DEAR MISS MANNERS: I am a divorced, non-custodial father of a 6-year-old boy. My ex-wife (who is my son's mother) and I get along very well, and often the three of us will attend community events together.
Frequently, we will engage in conversation with another couple who has children around our son's age. At some point in the conversation, we will be asked how long we have been married and other questions that couples have a tendency to ask one another.
Usually we respond that we are divorced but are still good friends, and then try to steer the conversation away from us and toward the children. This does not always seem to be enough to prevent the other couple from feeling uncomfortable.
Do you have any suggestions about how we could respond to these types of questions in a way that does not create an awkward moment for the couple we are talking with?
GENTLE READER: No doubt these people would feel relieved to see you at each other's throats, the way they expect normal, divorced couples to behave, but Miss Manners sees no reason to oblige.
DEAR MISS MANNERS: When I knew I was about to lose my job, I mentioned my availability to a few people in case they knew of anyone hiring software engineers. It turned out that one of them was the sister-in-law of the high-profile CEO of a large software company. She asked me to bring my resume the next time we met.
I had expected that she would pass the resume on to her brother-in-law, but when I gave it to her, she looked confused and told me to mail it to him at work, as she wouldn't be seeing him. I asked if she knew of an e-mail address I could send it to, and she said she only had his personal address and didn't feel comfortable giving it out.
She's a motherly kind of woman who is new to the Internet, and probably believes that you need to send a paper resume to be taken seriously, which isn't the case in the software industry.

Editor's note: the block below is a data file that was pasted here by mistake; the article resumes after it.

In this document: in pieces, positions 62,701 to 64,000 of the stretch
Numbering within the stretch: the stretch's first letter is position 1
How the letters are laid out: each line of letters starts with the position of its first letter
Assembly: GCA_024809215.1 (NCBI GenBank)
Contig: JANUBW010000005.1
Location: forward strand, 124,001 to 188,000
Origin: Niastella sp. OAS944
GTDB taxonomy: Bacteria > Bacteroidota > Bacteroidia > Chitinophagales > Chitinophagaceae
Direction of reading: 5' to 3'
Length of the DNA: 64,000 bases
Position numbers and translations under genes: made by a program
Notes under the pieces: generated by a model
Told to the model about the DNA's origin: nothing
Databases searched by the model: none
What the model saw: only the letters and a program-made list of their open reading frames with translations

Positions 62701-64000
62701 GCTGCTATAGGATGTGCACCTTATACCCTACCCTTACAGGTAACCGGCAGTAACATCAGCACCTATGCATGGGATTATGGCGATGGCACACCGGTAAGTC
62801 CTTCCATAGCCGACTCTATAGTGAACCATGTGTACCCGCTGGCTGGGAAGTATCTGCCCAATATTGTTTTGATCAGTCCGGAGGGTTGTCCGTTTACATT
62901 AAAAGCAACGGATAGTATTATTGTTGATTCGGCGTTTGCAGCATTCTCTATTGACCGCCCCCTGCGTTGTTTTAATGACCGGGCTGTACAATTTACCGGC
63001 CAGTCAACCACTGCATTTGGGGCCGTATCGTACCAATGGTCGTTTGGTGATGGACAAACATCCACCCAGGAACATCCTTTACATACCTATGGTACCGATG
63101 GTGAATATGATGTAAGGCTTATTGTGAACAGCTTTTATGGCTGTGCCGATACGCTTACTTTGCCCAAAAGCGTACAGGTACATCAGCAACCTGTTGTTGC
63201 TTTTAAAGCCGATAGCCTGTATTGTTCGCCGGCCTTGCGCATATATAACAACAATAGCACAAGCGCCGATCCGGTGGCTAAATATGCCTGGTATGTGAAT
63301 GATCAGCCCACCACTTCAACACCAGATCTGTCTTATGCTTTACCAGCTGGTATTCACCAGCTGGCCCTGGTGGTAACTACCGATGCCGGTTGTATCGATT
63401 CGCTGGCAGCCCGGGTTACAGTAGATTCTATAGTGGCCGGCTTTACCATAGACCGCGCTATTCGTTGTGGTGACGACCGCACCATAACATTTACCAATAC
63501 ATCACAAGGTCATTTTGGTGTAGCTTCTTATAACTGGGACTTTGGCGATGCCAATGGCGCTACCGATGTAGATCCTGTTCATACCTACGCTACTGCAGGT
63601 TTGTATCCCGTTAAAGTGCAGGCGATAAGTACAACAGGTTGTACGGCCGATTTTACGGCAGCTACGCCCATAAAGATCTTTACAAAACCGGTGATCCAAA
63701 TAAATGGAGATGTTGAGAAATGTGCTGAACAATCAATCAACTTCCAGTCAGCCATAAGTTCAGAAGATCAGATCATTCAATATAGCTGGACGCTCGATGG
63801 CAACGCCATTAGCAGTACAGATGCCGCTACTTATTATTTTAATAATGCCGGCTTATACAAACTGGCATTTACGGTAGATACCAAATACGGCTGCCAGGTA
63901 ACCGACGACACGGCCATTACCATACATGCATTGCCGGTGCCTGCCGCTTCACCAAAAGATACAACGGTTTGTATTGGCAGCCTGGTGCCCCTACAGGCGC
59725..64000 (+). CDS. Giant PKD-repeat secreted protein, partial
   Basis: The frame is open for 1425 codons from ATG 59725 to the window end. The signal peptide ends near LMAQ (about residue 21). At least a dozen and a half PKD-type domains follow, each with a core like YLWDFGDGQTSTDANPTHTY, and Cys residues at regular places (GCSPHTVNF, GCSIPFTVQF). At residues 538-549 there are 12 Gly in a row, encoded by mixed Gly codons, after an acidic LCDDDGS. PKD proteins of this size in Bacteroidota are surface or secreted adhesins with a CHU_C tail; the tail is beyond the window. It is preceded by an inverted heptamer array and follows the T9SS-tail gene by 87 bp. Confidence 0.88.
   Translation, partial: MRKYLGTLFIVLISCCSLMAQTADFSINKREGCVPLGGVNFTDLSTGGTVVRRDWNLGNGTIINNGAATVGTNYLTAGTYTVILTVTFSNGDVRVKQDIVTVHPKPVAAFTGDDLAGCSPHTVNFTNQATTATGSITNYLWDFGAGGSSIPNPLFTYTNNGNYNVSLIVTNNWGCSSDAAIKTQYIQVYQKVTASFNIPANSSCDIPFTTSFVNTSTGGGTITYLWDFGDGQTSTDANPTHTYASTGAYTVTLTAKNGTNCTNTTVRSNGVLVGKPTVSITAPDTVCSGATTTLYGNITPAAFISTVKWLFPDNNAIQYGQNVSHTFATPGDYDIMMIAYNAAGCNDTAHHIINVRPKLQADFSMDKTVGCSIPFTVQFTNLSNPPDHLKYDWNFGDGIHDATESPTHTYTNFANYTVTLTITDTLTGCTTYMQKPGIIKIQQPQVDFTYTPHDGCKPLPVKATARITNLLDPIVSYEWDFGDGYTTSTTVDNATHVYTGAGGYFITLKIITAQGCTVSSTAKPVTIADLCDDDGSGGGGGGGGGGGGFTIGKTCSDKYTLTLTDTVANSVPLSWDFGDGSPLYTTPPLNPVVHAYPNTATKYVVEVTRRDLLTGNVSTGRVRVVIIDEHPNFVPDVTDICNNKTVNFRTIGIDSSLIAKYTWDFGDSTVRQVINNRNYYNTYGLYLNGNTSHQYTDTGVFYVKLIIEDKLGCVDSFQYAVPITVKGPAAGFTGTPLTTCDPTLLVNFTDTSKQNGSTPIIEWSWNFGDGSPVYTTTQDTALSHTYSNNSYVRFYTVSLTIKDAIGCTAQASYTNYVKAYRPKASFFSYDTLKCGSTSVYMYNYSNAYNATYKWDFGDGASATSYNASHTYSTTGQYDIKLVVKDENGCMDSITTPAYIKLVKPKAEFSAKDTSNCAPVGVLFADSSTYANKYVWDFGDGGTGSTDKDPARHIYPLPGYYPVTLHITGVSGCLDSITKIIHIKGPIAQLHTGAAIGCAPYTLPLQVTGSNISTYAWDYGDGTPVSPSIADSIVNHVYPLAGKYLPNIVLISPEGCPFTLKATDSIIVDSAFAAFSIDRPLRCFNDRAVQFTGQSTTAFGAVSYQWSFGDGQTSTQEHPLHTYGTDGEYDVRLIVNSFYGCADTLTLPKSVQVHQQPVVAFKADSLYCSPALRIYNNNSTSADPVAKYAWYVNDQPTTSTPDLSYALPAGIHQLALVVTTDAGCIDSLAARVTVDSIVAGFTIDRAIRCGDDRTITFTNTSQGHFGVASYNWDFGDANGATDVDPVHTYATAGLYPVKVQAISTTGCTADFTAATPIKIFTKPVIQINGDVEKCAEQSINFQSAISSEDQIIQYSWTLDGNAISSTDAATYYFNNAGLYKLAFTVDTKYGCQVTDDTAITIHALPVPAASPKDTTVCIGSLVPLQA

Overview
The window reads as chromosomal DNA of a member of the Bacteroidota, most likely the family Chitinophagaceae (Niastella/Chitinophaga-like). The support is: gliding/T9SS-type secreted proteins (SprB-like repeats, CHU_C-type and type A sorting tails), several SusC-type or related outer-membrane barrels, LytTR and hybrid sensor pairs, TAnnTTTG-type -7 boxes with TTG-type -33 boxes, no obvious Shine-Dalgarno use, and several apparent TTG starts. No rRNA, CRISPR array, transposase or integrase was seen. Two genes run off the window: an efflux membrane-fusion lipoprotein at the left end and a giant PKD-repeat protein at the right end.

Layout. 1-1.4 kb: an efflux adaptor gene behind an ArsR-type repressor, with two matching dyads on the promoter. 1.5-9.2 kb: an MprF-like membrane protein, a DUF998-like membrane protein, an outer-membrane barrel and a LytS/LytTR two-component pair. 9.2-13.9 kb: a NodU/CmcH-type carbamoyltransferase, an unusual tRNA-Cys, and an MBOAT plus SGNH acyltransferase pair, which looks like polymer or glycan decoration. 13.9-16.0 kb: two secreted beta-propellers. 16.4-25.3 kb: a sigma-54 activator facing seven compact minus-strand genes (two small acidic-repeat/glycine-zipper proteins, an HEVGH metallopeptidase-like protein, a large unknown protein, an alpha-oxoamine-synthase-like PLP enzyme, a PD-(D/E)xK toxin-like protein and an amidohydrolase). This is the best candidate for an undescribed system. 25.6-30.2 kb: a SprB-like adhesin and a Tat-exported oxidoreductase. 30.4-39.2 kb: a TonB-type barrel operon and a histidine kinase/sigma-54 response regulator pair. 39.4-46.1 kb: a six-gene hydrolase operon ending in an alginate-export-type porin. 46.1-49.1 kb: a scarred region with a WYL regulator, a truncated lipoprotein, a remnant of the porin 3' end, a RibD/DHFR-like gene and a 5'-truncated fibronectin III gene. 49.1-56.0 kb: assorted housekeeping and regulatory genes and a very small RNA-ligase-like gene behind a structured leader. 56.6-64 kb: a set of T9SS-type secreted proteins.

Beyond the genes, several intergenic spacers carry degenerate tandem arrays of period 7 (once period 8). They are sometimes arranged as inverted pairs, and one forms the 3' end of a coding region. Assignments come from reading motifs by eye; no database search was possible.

I appreciate the referral, but you can't just mail a resume to the CEO of a large company without any sort of introduction. I did send it, in case he was waiting for it, but he never replied. I doubt that it even made it past his mail screener, who wouldn't have recognized this woman's name when I mentioned her in the cover letter.
How could I have turned the situation around? Should I have asked her to e-mail it for me? Or asked if she'd let him know to expect my letter? How could I have let her know that the referral was useless without an introduction, without sounding ungracious?
GENTLE READER: The lady already knew it was useless, Miss Manners is sorry to have to tell you. Between the time she made her impulsive offer and the next time she saw you, she found out that her brother-in-law was not interested in the referral -- or perhaps she simply reflected that he would not be.
This need not be a reflection on you. If you were a CEO, it is possible that you would approve a personnel policy that failed to give preference to your motherly sister-in-law's acquaintances.
Networking has its limits. It is all very well to make it known that you are job hunting, but you cannot dictate the type of help to be given.